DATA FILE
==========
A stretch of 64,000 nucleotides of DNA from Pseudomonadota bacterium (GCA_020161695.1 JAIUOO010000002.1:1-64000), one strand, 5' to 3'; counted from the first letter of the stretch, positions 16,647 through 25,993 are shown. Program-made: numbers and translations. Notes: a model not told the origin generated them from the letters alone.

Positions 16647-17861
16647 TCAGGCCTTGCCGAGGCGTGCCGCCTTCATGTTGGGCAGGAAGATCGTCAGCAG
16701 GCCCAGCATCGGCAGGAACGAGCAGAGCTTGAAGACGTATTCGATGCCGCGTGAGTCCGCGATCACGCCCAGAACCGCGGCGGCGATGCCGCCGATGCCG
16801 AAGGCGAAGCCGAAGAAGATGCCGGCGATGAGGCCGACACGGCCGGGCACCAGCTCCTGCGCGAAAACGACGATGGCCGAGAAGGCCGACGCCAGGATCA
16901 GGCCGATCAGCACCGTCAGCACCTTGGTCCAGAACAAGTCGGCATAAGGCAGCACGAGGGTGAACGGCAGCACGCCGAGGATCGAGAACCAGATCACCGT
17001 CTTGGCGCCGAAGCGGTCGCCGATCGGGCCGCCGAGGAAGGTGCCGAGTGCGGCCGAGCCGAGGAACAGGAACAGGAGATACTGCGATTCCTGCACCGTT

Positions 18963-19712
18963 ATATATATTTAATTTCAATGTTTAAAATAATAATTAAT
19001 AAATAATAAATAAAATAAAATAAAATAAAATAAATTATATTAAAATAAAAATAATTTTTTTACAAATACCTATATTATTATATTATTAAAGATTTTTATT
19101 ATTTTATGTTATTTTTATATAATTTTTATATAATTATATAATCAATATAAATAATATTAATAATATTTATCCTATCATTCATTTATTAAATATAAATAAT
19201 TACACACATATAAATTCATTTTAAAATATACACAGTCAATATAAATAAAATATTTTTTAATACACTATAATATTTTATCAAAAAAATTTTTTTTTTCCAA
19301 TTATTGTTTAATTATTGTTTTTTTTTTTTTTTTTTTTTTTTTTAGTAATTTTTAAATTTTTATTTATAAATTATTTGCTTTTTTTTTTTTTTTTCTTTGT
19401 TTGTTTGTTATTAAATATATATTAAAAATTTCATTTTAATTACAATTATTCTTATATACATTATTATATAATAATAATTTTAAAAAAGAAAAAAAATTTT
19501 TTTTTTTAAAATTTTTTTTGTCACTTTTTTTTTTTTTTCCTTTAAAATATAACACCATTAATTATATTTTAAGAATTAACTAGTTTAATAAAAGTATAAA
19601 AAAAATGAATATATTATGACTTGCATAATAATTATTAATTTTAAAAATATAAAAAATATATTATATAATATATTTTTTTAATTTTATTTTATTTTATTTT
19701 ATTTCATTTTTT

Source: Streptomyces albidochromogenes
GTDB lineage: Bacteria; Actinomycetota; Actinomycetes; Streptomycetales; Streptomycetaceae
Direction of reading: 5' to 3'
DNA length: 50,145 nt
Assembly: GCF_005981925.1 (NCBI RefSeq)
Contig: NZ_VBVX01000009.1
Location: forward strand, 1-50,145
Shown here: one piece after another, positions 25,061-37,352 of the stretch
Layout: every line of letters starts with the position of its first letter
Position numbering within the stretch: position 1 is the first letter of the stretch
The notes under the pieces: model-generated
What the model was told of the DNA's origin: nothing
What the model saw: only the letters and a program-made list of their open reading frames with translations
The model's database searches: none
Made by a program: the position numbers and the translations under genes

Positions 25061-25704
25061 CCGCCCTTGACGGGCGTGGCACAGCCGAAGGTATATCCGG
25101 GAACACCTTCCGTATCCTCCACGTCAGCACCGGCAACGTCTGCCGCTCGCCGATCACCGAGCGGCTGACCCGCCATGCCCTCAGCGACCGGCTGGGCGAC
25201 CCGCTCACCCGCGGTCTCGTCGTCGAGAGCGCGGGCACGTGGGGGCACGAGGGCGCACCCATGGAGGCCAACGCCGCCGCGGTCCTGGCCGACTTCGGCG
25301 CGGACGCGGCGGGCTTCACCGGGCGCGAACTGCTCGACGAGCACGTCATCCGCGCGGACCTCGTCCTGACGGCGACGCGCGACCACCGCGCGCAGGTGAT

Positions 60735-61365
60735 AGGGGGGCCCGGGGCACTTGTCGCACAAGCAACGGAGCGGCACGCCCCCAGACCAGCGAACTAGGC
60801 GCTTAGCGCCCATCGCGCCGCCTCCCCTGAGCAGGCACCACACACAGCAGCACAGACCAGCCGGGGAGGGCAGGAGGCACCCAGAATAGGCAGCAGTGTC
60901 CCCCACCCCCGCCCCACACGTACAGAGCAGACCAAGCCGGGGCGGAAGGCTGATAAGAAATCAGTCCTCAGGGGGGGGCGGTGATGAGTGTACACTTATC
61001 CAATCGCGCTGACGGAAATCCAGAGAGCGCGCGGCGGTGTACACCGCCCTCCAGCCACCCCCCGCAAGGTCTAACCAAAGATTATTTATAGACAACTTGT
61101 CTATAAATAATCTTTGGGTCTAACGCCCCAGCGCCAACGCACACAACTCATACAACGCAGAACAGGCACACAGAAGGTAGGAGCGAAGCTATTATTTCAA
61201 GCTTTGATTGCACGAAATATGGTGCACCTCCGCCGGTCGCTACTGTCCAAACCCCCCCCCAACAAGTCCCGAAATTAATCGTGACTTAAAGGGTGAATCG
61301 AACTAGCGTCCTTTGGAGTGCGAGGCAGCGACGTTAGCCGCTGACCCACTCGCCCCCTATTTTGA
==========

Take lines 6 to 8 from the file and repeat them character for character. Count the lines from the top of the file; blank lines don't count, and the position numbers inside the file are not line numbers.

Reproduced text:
16901 GGCCGATCAGCACCGTCAGCACCTTGGTCCAGAACAAGTCGGCATAAGGCAGCACGAGGGTGAACGGCAGCACGCCGAGGATCGAGAACCAGATCACCGT
17001 CTTGGCGCCGAAGCGGTCGCCGATCGGGCCGCCGAGGAAGGTGCCGAGTGCGGCCGAGCCGAGGAACAGGAACAGGAGATACTGCGATTCCTGCACCGTT

Positions 18963-19712